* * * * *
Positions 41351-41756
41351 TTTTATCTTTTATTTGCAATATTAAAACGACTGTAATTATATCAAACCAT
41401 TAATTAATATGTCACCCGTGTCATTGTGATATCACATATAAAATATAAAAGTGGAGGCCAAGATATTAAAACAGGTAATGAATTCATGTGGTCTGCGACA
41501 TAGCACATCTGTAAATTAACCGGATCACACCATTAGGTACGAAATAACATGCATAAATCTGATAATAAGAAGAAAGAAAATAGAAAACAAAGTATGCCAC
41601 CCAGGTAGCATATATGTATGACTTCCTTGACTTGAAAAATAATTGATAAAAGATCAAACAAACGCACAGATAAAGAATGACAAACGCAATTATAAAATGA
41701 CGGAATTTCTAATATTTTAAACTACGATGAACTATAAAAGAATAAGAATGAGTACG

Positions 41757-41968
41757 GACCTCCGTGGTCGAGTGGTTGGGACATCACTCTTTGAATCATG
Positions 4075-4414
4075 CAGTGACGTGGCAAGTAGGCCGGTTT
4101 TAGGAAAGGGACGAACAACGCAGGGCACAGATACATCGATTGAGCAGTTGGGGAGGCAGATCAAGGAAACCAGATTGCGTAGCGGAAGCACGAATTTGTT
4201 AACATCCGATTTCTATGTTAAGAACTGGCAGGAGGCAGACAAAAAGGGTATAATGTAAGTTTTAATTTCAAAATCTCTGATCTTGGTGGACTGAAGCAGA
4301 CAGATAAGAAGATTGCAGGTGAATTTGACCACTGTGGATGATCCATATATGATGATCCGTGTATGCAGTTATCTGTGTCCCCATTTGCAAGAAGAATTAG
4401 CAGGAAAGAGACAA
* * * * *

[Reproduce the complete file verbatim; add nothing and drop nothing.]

Positions 41351-41756
41351 TTTTATCTTTTATTTGCAATATTAAAACGACTGTAATTATATCAAACCAT
41401 TAATTAATATGTCACCCGTGTCATTGTGATATCACATATAAAATATAAAAGTGGAGGCCAAGATATTAAAACAGGTAATGAATTCATGTGGTCTGCGACA
41501 TAGCACATCTGTAAATTAACCGGATCACACCATTAGGTACGAAATAACATGCATAAATCTGATAATAAGAAGAAAGAAAATAGAAAACAAAGTATGCCAC
41601 CCAGGTAGCATATATGTATGACTTCCTTGACTTGAAAAATAATTGATAAAAGATCAAACAAACGCACAGATAAAGAATGACAAACGCAATTATAAAATGA
41701 CGGAATTTCTAATATTTTAAACTACGATGAACTATAAAAGAATAAGAATGAGTACG

Positions 41757-41968
41757 GACCTCCGTGGTCGAGTGGTTGGGACATCACTCTTTGAATCATG
Positions 4075-4414
4075 CAGTGACGTGGCAAGTAGGCCGGTTT
4101 TAGGAAAGGGACGAACAACGCAGGGCACAGATACATCGATTGAGCAGTTGGGGAGGCAGATCAAGGAAACCAGATTGCGTAGCGGAAGCACGAATTTGTT
4201 AACATCCGATTTCTATGTTAAGAACTGGCAGGAGGCAGACAAAAAGGGTATAATGTAAGTTTTAATTTCAAAATCTCTGATCTTGGTGGACTGAAGCAGA
4301 CAGATAAGAAGATTGCAGGTGAATTTGACCACTGTGGATGATCCATATATGATGATCCGTGTATGCAGTTATCTGTGTCCCCATTTGCAAGAAGAATTAG
4401 CAGGAAAGAGACAA